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article imageReview: New on DVD for November 8 Special

By Sarah Gopaul     Nov 13, 2016 in Entertainment
This week’s releases include some very different martial arts films; a drama that never stops surprising; the anniversary edition of a classic; and one of the best cartoons not made for children.
Billions: Season One (Blu-ray)
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Showtime Entertainment
Shrewd, savvy U.S. attorney Chuck Rhoades (Paul Giamatti) and the brilliant, ambitious hedge fund king Bobby “Axe” Axelrod (Damian Lewis) are on an explosive collision course with each using all his considerable smarts, power and influence to outmaneuver the other.
This show is a slow burn, but the revelations made in each episode keep audiences coming back. The opening scene is one of the most unexpected in TV history, though its content would continue to play a role throughout the season. At the crux of the series is the fact that neither character is a bad man, but they are willing to do heinous things to further their own agendas – and the terribleness of their actions increases the more desperate they become. They each have subordinates with their own ambitions and codes of ethics, though they’ve both been lucky enough to surround themselves with people who more-or-less share their perspectives. Their wives, played by Maggie Siff and Malin Akerman, also have a significant role in the narrative that grows increasingly important over time. Giamatti and Lewis are excellent actors and worthy adversaries, portraying their characters at their best and worst without faltering.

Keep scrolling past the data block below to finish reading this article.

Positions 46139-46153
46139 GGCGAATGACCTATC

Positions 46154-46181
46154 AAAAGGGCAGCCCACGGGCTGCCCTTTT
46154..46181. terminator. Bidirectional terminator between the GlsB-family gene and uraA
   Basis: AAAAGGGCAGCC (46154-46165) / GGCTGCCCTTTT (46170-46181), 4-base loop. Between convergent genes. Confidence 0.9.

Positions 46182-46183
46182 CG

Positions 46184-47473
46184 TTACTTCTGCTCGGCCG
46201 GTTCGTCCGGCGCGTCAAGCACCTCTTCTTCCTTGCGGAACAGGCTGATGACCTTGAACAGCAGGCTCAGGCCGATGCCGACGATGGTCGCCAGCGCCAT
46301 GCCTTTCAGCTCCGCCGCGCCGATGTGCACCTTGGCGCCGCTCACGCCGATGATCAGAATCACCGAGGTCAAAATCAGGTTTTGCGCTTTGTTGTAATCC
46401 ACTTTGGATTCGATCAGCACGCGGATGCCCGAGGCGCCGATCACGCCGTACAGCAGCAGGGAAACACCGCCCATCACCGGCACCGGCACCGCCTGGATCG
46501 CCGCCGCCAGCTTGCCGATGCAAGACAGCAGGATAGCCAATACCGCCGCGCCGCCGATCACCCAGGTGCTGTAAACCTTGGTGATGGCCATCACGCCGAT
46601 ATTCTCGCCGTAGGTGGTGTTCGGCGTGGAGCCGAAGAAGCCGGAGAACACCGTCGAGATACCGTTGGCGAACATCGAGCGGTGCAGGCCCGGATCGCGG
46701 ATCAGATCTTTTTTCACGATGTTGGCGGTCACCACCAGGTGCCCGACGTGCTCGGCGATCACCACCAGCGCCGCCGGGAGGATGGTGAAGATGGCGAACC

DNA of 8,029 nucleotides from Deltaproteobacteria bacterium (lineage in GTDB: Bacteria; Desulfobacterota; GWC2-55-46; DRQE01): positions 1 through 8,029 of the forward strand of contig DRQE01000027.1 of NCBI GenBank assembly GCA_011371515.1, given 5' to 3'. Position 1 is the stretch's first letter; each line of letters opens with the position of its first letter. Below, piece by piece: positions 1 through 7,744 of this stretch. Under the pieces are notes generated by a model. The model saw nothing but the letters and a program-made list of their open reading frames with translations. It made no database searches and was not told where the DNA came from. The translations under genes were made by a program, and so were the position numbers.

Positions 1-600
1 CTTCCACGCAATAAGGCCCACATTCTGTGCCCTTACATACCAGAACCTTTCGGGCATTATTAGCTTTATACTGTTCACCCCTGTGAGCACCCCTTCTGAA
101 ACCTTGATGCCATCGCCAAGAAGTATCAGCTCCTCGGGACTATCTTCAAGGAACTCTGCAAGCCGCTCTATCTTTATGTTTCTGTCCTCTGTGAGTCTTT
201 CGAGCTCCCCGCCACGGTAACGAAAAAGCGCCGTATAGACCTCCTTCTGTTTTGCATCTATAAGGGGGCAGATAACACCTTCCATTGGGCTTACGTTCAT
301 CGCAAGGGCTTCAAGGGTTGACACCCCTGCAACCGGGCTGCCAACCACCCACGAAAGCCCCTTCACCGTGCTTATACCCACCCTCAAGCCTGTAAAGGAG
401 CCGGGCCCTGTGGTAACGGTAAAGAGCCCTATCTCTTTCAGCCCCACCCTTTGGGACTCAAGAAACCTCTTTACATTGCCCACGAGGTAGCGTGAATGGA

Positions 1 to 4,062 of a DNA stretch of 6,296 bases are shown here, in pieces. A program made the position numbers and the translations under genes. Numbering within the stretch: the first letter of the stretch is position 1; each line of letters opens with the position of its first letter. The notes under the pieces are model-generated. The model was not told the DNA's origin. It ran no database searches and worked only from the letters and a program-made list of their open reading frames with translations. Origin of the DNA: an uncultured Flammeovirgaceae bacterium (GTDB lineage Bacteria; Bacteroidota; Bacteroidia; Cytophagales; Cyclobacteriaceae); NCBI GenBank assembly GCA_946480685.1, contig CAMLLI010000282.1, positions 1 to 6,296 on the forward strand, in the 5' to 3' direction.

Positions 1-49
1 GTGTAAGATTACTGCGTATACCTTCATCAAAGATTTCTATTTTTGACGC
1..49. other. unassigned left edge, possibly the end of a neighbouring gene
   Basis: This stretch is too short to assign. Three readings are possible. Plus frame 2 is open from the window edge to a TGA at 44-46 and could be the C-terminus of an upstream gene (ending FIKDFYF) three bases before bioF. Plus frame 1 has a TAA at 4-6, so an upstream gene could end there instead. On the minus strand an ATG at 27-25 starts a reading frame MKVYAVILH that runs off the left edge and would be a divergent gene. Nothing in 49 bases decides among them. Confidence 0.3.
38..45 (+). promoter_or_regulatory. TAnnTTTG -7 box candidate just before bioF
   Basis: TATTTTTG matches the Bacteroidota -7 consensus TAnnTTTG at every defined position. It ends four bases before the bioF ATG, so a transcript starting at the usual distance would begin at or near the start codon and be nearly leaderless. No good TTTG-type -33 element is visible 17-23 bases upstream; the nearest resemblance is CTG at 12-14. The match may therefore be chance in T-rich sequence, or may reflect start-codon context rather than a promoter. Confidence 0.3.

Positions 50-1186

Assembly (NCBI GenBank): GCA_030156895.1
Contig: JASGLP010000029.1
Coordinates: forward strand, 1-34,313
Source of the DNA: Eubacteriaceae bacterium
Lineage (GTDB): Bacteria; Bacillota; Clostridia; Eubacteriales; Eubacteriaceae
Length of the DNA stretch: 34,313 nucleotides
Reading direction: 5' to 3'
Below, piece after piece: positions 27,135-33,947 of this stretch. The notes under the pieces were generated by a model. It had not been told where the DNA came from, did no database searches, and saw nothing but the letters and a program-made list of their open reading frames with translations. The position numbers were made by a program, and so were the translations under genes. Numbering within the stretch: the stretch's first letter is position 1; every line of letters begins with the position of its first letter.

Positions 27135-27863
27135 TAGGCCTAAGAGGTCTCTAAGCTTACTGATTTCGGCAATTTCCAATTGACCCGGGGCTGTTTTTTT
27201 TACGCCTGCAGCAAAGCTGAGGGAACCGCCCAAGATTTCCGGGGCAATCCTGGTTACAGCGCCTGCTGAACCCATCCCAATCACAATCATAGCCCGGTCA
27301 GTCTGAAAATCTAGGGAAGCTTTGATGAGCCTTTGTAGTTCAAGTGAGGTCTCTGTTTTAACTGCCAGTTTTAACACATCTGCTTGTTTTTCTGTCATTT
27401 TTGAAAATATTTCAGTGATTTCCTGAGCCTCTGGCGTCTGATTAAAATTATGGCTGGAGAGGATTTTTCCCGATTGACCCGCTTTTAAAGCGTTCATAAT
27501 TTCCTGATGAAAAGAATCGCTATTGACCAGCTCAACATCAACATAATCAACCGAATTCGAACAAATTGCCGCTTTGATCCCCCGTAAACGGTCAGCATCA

Special features include: “Street Slang”; “Shadows and Light”; character profiles; character development; and “Location: New York.” (Showtime Entertainment)
Ip Man Trilogy (Blu-ray)
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Well Go USA
Ip Man: Wing Chun grandmaster Ip (Donnie Yen) cements his reputation after defeating a roving band of kung fu masters who have come to his village to challenge him and the other martial arts masters. But his devotion to the martial arts results in tension and discontent with his wife. When the Japanese occupy his hometown of Foshan during the Sino-Japan war (1937), Ip is forced to work as a coolie in a factory and participate in brutal sparring matches for the enemy’s amusement. He demonstrates his superior fighting skills by defeating his opponents despite being heavily outnumbered and wins the admiration of the Japanese Colonel, Mr. Miura (Hiroyuki Ikeuchi), who challenges Ip to a championship fight. The outcome of the match inspires the Chinese villagers to rise up and defeat their oppressors.
Ip Man 2: Master Ip (Donnie Yen), a new arrival in British-occupied Hong Kong, wants to open a martial arts academy to teach his unique Wing Chun style. A corrupt group of martial arts masters, led by Master Hung (Sammo Hung), refuses to allow him to teach in peace until he proves himself as a kung fu master. Ip’s trouble continues when he is forced to enter a brutal “King of the Ring” boxing match against Twister (Darren Shahlavi), a Western-style boxer who insults the Chinese locals in an East versus West knock-down, drag-out fight to the finish.
Ip Man 3: When a band of brutal gangsters led by a crooked property developer (Mike Tyson) make a play to take over the city, Master Ip (Donnie Yen) is forced to take a stand.